NEW YORK — Following a decade-long barrage of reports and stump speeches arguing the American middle class is disappearing, middle-income professionals across the country are begging news outlets and politicians to stop calling their existence into question.
According to Jay Daniels, a 42-year-old middle school physical education teacher from Manlius, New York, the media’s frequent assertions that he is disappearing have left him reconsidering everything he thought he knew about life.
“I have mortgage on a three bedroom house and two kids. I make around $50,000 a year. I thought I was a member of the American middle class, but the media keeps telling me I’m ceasing to exist,” said Daniels. “Now I don’t know what to believe. Will I have a job in five years? Is my family secure? Is life just a meaningless sequence of events predetermined before my birth? It’s hard to be sure anymore.”
Jessica Holland, a chef from Bakersfield, Illinois, says she used to be at peace with her subjective reality, but claims the countless speeches during the 2012 election cycle mentioning the “disappearing middle class” have left her ruminating on her own mortality and sense of self.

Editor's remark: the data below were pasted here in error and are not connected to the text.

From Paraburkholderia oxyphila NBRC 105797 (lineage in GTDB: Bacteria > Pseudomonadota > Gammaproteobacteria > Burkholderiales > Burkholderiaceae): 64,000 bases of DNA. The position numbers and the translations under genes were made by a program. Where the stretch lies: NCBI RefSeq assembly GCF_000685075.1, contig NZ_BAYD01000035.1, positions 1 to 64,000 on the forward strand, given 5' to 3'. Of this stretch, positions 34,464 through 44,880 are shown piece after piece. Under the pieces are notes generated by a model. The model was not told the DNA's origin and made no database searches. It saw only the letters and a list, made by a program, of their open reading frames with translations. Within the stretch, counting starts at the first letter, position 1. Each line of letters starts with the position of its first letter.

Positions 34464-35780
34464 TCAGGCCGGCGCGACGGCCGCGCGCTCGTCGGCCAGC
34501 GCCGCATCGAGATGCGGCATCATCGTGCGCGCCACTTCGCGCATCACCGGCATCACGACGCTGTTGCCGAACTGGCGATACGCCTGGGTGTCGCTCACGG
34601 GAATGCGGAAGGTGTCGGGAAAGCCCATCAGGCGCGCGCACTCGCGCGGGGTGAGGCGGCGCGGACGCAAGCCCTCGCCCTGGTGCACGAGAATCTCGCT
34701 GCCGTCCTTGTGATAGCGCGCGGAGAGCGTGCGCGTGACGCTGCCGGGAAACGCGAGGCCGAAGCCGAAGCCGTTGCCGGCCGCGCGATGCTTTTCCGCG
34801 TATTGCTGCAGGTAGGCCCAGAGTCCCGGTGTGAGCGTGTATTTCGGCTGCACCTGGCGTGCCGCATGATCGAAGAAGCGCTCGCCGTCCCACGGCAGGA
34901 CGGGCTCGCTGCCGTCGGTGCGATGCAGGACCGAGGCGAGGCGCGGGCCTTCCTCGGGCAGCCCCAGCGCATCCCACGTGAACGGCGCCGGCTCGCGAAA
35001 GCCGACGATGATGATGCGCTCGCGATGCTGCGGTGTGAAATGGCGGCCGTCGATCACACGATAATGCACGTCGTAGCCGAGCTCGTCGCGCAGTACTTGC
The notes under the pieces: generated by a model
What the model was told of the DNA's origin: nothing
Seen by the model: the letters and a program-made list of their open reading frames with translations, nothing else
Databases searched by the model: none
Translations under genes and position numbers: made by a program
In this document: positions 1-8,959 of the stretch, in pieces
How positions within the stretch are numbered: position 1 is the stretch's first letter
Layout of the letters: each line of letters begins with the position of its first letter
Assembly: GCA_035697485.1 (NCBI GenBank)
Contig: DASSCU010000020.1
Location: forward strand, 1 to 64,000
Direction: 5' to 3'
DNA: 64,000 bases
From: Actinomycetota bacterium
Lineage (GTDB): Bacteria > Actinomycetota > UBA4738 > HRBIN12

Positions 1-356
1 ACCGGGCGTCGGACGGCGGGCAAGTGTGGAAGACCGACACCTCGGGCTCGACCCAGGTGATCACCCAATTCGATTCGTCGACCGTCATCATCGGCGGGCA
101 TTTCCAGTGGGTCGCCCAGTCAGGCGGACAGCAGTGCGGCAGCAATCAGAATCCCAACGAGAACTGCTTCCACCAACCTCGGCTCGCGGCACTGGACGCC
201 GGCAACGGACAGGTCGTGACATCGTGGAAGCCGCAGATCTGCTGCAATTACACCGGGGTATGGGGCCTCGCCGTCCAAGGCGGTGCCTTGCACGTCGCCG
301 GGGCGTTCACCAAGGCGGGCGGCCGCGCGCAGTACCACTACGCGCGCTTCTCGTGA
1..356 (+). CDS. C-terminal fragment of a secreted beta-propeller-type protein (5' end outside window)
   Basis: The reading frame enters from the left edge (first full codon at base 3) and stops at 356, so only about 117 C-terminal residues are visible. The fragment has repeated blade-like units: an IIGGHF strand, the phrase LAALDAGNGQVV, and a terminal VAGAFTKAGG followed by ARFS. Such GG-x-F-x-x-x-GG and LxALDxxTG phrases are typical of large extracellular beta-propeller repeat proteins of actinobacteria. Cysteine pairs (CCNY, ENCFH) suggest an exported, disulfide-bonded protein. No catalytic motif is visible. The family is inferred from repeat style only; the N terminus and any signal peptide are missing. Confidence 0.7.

“I mean, I’m pretty sure I exist. I have hobbies. I have friends. I go to work. But when some of the most powerful people in the world are telling me I don’t, who am I supposed to believe? It makes me wonder if my day-to-day experience isn’t just a bizarre illusion or perpetual dream state. But maybe the human experience isn’t just one “Matrix”-style mass hallucination.”
Despite her misgivings, Holland remains hopeful that she might emerge from her personal state of flux should the U.S. regain its foothold as a commercial power in the global economy.